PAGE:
Sergei RACHMANINOV (1873-1943)
Rhapsody on a Theme of Paganini, Op. 43 [24:55]
Variations on a Theme of Chopin, Op. 22 [24:52]
Variations on a Theme of Corelli, Op. 42 [18:12]
Daniil TRIFONOV (b. 1991)
Daniil Trifonov (piano)
Philadelphia Orchestra/Yannick Nézet-Séguin (Paganini Rhapsody)
rec. March 2015 (all), Academy of Arts and Letters, New York City (solo works), Kimmel Center for the Performing Arts, Philadelphia (Rhapsody)
DEUTSCHE GRAMMOPHON 479 4970 [79:35]
Daniil Trifonov, who burst onto the recording scene with a live Carnegie Hall recital on DG (one of our Recordings of the Month), follows it up with the (almost) complete variations of Sergei Rachmaninov. Trifonov is not yet 25 years old, but this disc makes abundantly clear that he is already one of the world’s leading pianists.
The signs were clear before I even started listening. Trifonov was a student of Sergei Babayan, one of the great “pianist’s pianists”, a man whose poetic genius has earned him a cult following. Babayan and his student have performed Rachmaninov duos together at Verbier. After a third-place finish at the 2010 Chopin competition — where the extraordinary Lukas Geniušas was robbed of a win — Trifonov won the 2011 Tchaikovsky Competition in decisive fashion. He is an avid composer, too, including a recent piano concerto. Then there is this remark about Trifonov, from Martha Argerich: “What he does with his hands is technically incredible. It’s also his touch – he has tenderness and also the demonic element. I never heard anything like that.”
These performances are, indeed, spectacular and it is Trifonov’s versatility which indeed impresses me most. In an era when most young performers seem to choose between technical skill and expressive range, Trifonov tries his best to embody both. His failings, on this disc, are so rare that they almost come as surprises.
The Paganini Rhapsody is as good a performance as anyone has ever recorded, and the famous Variation 18 is, in fact, the highlight. Trifonov’s playing here is so sensitive, so gently muted, and so expertly timed that I’m just as awed as I was the first time I ever heard this moment. In the preceding variation, Trifonov is so hushed and dark-toned that the piano seems to slip into its own shadow. The Philadelphia Orchestra proves to be as able an accompanying band as you’d expect.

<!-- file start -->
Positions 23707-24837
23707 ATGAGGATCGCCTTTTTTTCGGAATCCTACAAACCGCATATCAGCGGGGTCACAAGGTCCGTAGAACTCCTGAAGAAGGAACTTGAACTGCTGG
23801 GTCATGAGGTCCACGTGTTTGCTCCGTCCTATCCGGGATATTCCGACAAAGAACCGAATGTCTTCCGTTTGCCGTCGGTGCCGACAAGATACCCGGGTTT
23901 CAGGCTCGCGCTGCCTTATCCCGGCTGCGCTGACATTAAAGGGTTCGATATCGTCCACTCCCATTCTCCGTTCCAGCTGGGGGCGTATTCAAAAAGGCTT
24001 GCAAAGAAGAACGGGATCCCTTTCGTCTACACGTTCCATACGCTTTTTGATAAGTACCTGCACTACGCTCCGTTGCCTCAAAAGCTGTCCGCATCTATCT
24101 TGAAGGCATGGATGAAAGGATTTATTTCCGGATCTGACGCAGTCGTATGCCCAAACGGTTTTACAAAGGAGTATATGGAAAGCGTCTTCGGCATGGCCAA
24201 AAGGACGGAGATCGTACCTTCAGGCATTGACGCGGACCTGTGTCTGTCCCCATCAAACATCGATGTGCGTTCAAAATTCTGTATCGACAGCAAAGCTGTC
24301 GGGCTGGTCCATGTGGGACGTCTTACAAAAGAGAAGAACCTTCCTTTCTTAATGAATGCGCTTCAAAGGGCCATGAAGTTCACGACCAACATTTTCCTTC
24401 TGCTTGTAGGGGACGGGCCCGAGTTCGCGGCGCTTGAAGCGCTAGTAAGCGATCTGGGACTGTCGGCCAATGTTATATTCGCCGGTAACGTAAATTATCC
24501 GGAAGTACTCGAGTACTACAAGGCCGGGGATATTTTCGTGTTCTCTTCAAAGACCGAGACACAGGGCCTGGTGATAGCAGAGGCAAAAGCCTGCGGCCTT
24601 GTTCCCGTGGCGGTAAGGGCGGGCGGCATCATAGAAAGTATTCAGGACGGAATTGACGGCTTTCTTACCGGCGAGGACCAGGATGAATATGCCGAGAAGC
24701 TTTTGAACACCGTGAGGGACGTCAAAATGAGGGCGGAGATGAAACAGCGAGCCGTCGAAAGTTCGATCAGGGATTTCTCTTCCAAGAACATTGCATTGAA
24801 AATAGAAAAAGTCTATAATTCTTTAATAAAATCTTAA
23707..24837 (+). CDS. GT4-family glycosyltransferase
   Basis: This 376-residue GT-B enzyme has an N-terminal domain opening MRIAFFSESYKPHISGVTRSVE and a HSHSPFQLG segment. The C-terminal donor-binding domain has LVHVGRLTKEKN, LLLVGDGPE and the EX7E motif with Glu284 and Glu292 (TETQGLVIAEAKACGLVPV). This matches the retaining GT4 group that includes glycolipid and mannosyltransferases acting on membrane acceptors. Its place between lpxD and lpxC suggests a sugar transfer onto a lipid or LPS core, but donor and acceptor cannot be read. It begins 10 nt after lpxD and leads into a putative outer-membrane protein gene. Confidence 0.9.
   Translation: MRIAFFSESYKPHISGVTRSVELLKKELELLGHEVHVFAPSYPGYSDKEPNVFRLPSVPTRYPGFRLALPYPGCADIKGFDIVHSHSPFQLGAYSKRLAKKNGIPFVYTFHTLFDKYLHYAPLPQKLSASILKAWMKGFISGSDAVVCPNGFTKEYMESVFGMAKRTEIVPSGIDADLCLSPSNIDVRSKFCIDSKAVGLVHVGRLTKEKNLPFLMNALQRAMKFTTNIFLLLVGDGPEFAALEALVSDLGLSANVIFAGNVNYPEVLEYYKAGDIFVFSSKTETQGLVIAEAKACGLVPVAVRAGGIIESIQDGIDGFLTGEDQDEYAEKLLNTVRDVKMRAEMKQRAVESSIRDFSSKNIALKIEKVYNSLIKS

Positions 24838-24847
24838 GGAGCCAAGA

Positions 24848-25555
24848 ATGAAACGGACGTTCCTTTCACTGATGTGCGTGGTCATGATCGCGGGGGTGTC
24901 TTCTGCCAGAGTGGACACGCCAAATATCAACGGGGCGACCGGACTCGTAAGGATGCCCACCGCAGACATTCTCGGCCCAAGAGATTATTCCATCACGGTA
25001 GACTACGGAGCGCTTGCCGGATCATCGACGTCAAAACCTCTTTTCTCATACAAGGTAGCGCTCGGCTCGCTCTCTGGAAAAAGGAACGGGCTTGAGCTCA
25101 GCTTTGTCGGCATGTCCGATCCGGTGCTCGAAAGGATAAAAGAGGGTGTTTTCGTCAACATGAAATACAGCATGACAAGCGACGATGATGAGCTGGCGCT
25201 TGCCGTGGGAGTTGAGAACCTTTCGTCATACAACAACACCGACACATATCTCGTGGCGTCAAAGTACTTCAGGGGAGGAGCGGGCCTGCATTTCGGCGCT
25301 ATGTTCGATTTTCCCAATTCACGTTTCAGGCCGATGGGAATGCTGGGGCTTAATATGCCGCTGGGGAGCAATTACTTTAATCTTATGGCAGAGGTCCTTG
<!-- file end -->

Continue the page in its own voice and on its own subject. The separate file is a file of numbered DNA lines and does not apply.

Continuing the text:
The Chopin variations provide the “almost” in “the (almost) complete variations of Sergei Rachmaninov”, since Trifonov chooses to omit three of them. I’m not sure why but Michelangeli omitted variations from Brahms all the time, so the young pianist is not breaking any sacred rules here. The performance is so good that I’m willing to forgive and has an abundance of the sensitivity and reflective power we heard in the Paganini Rhapsody.
The surprising flaw comes in the Chopin Variations’ polonaise-like finale, when Trifonov is not nearly as big or as mighty as he could be. For such an epic bit of music, the pianist seems to hold back, both in phrasing and in sheer volume. Why isn’t this louder, slower, more majestic?
The Corelli Variations find Trifonov better harnessing his power, although, again, the escalating power near the end seems more like Liszt than Rachmaninov. It is in the quieter, more uneasy passages, and particularly in the coda, that the performer seems most comfortable.
Sandwiched between these works is an original composition, Rachmaniana — not, as I originally thought, Rachmania. Eleven minutes long, Trifonov’s suite pays tribute to the great composer, but surprisingly never attempts to mimic him. There is a subtle allusion to Dies irae, true, but this music also has delicate impressionist harmonies and finger-bending piano writing which, like some of the Rachmaninov preludes, disguises itself as a luminous, peaceful nocturne.
The solo music is recorded superbly, and there’s only one flaw with the Rhapsody recording, a certain brightness and lack of substance to the treble registers of the piano. I do wish the engineers at Soundmirror, or from BIS, had been put in charge of that one.
DG’s promo materials claim that critics are “unanimous” in declaring Daniil Trifonov the greatest Russian pianist of the twenty-first century. Well, no, we are not but that is not a reflection on Trifonov: it is a mark of just how many exciting young pianists are on the scene today. Between Daniil Trifonov, Lukas Geniušas and Yevgeny Sudbin, the young Russian generation is shaping up to be extraordinary. Alexander Melnikov and Kirill Gerstein aren’t old men, either. Let’s enjoy all of them as much as we can, and let history be the judge.
By the way, when can we hear Trifonov’s piano concerto? Soon, I hope.
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